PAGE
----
I decided to check out some old 4-track tapes recently and noticed that when I pressed play, rewind or any of the other tape transport buttons that the appropriate light would come on for a few seconds, some clicking was heard but it pooped-out.

    I decided to open her up and poke around a bit. I noticed that the motor underneath the cassette tape bracket seemed like it wasn’t moving when perhaps it should. After taking out the bracket and looking at the motor, I did a quick Google search on the part number printed on the motor’s label (which proved not as fruitful as I thought it might be). But I finally found a place in Indiana called Studio Sound Electronics that carries the exact replacement. I found from the information on their site that it was a 12-volt Mabuchi motor. I placed 12-volts on the motor and yup, no movement.

    I decided to order a replacement from Studio Sound Electronics. The motor was $9.95
    And shipping to California was just under $5. I must say that Studio Sound Electronics’ service is wonderful. The motor arrived just a few days later.

    I popped in the new motor, soldered the 4 wires into place and put everything back together. Bam! Works like new again!

    Here are some hints if you’re looking to do this repair yourself:

    ** There are about 15 screws on the bottom of the unit that need to be removed including one that is on the little “ledge” on the back of the 4-track.

    tascam_openhood** After carefully opening up the unit, you have to disconnect 5 connectors – 4 from the big circuit board and one two-position connector from behind the transformer. Since they are all different positions and there are slots so you don’t put them in backwards, it’s not really necessary to mark them or anything like that.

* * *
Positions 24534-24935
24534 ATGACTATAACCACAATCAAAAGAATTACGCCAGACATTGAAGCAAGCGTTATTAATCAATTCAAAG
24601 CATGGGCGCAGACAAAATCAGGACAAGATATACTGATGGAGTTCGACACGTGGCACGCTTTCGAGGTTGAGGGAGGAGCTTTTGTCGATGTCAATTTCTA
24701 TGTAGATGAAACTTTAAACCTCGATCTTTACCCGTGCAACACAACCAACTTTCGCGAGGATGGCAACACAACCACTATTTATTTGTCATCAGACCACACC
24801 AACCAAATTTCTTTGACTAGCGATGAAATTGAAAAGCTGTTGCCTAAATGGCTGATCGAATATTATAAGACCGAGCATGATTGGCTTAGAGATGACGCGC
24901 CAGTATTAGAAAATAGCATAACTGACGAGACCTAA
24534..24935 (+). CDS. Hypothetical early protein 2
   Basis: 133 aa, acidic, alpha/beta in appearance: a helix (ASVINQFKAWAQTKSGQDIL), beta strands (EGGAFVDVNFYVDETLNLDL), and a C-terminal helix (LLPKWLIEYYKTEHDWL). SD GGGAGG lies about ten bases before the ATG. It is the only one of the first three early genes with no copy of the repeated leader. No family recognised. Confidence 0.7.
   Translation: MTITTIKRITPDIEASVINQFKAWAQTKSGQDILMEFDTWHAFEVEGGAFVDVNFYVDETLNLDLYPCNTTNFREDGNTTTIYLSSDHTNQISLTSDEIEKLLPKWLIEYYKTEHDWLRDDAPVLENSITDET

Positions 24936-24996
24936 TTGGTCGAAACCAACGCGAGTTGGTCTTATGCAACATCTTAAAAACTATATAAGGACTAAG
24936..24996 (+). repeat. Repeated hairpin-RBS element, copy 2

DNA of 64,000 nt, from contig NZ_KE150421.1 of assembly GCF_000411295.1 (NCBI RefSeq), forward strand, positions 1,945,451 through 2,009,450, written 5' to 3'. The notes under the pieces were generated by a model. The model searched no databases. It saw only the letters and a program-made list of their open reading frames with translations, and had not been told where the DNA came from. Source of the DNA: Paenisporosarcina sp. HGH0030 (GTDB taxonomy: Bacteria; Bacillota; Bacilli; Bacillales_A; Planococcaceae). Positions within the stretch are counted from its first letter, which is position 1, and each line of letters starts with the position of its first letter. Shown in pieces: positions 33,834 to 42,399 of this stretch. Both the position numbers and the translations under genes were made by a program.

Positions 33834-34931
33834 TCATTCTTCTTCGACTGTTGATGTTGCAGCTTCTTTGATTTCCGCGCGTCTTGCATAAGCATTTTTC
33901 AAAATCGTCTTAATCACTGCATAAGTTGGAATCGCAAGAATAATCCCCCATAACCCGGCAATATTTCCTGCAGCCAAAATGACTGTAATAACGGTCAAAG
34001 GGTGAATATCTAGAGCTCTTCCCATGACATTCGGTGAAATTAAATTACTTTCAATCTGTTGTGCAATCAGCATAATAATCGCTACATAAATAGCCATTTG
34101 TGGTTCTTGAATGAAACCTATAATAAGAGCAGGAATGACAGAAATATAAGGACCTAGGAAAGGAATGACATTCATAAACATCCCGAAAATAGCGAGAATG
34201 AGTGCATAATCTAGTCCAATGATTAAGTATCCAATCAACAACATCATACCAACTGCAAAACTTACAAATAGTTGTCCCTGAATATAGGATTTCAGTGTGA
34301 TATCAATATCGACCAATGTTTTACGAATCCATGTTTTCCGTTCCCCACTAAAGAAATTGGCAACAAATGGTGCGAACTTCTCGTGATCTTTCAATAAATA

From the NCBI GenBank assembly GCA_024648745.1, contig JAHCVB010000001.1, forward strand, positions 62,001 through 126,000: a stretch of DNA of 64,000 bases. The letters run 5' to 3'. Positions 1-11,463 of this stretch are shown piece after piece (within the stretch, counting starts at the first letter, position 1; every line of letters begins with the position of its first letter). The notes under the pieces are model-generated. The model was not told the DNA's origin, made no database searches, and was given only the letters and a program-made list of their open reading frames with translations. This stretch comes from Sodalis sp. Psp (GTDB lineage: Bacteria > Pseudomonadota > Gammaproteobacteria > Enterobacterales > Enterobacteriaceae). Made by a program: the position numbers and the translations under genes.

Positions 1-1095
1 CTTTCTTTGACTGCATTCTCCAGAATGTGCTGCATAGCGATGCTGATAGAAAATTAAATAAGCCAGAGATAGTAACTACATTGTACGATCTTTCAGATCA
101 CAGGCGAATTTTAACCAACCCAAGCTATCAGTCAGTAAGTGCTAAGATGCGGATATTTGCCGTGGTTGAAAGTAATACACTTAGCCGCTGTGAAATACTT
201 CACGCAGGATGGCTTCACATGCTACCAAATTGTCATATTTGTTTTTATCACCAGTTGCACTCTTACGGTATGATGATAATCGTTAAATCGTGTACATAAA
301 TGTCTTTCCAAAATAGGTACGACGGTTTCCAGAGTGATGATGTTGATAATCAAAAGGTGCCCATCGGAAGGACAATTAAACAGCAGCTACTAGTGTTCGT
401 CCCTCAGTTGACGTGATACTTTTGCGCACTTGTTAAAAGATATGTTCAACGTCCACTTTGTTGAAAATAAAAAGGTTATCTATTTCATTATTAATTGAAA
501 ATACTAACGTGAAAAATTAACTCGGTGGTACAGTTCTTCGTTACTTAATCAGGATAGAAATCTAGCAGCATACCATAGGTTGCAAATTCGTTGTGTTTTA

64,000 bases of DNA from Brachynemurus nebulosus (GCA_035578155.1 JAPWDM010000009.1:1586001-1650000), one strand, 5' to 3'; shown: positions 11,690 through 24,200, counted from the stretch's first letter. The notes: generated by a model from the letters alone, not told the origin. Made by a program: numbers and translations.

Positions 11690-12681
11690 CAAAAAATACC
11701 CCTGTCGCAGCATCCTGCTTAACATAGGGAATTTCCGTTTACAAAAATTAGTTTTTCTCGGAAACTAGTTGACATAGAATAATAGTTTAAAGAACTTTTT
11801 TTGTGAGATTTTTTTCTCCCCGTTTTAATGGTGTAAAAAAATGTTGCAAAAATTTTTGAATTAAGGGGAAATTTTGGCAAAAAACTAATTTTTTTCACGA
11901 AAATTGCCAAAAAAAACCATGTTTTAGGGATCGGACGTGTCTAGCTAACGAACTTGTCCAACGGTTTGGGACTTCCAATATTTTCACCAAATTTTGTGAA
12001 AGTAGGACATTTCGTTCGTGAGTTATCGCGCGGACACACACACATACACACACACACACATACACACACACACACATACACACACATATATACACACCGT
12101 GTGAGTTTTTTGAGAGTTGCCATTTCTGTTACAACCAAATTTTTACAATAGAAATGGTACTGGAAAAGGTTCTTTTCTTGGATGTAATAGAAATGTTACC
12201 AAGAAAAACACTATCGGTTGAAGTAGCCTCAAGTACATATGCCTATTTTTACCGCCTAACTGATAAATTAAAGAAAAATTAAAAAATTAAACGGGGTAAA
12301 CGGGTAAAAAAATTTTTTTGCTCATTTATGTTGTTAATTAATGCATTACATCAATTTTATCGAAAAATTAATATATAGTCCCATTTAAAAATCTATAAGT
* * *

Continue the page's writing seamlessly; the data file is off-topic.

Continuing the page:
tascam002z** Remove the connector from the back of the cassette tape bracket.

    ** Remove the entire bracket assembly with the screws on the top of the bracket.

    ** Remove two screws on each side of the bracket to access the bottom bracket that holds the motor. One on each side is screwed through a plastic clip thing. tascam002You might want to put these away carefully so that you get the plastic clips on the correct sides when you put it back together.

    ** Move the motor’s belt over to the side and remove the 3 flat-headed screws that mount the motor. Gently pull off the belt guide.

    ** Once the motor is free, cut the 4 wires connected to the motor. You may want to memo where each of the wires go. The wires go as follows: A: blue, B: yellow, +: red, -: black.

    tascam_motorback** Strip each of the wires (about 3mm will do) and solder the wires on to the new motor.

    ** Putting the 4-track back together is the reverse of taking it apart. Just make sure you have all your electrical connectors connected!

    tascam_motor** The motor in the Tascam 4-track is a Mabuchi Motor EG-530KD-2B. It’s a 12VDC 1600/3200 RPM CCW (counter clock-wise rotation) motor. It’s available from Studio Sound Electronics at http://www.studiosoundelectronics.com/cassette.htm